I'm starting to think Chip Kelly, our beloved head coach and offensive mastermind, may not be on the same page with the Eagles general manager. In fact, hot take alert here, the GM may be actively sabotaging Chip. Let's examine the evidence.
In 2013, Kelly proved he could take a collection of players drafted by other people and mold them into a successful team. The defense, sure, was a bit rough. But Kelly inherited an offense of Andy Reid's making and turned it into something special. The offensive line dominated, with the left side anchored by two all-pro players, an emerging athletic center, wily veteran at right guard, and a top pick at right tackle. Meanwhile, Kelly's frenetic, quick-strike offensive style was matched perfectly by the dynamic big play duo of DeSean Jackson and LeSean McCoy, who combined for 3,480 yards on the season—including 42 plays of more than 20 yards. Kelly even made Nick Foles, an immobile quarterback with a questionable arm, look like a star.
But I look at the 2015 Eagles, and it seems the GM actively tried to rid Chip of all his best players. He swapped the Foles for Sam Bradford, who costs more and has a terrible injury history. He ditched both of the Eagles' homegrown, in-their-prime dynamic wide receivers for a bunch of unproven youngsters supplemented with empty threats (this week notwithstanding) Riley Cooper and Miles Austin. He flipped McCoy, a shifty home run hitter, for north-south runners, then refused—over Chip's strenuous protests, I'm sure—to put any resources into the aging offensive line that made the whole thing work.
What Kelly's left with is an offense that looks nothing like the type of team he's been successful with in the past. Foles was never a running quarterback, but the current starter can't even execute read option plays for fear he won't survive the next hit. And Bradford doesn't even have the confidence, despite a decent arm, to throw downfield, wasting Chip's proven ability to scheme players open. His twice-a-game realization that there might be open players beyond 5 yards has corresponded with a brief one-quarter offensive resurgence in each game.
The coach probably could have told the GM that the running back position wasn't his limiting factor in the first two years. When defenders shot into the backfield in 2014, McCoy actually made many of them miss and got positive yards. Spending big to get shiny new running backs was much less important than making sure the blockers ahead of them weren't just terrible backups and journeymen. The Eagles GM even had the gall to extend both Allen Barbre and Andrew Gardner, moves which can only be interpreted as a straight up middle finger to his run-first coach.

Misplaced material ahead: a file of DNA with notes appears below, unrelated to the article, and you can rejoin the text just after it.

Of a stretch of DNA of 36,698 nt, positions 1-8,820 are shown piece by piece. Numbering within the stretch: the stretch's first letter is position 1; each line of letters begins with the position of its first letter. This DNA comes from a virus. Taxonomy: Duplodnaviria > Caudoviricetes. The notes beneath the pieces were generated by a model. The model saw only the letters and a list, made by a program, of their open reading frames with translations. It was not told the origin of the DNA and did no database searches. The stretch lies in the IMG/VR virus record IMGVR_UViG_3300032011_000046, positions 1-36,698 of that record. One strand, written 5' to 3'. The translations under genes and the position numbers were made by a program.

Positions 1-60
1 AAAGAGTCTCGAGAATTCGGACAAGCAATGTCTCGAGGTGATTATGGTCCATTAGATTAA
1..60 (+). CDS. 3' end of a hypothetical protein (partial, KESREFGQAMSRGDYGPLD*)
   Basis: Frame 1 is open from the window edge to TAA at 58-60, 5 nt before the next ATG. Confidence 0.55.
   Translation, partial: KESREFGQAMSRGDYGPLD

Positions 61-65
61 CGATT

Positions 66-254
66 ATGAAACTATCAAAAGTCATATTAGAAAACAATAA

To be fair, the GM has added talent on the defensive side, bringing it up to average or perhaps even slightly above. But even against weak quarterbacks like Kirk Cousins, the unit's flaws are obvious. While the defensive line is shutting out running backs, giving up the 3rd-fewest yards per carry in the NFL, this is a passing league. The pass rush is nonexistent, with a sack rate of just 3.4%, 5th-worst. Fletcher Cox and Bennie Logan are disruptive run defenders, but can't get to the quarterback. Connor Barwin and Brandon Graham are solid players but not sack artists. That meant that in the final minutes on Sunday, with Washington marching down the field, the Eagles failed to get any pressure. It doesn't help, of course, that the secondary is still suspect.
When you look at all of it together, it's clear that something needs to be done before the Eagles GM torpedoes our head coach's obvious talent. Fire this idiot, I say, and hire someone who knows what he's doing. Heck, maybe give Chip Kelly a chance to take over player personnel. He could probably do just as well.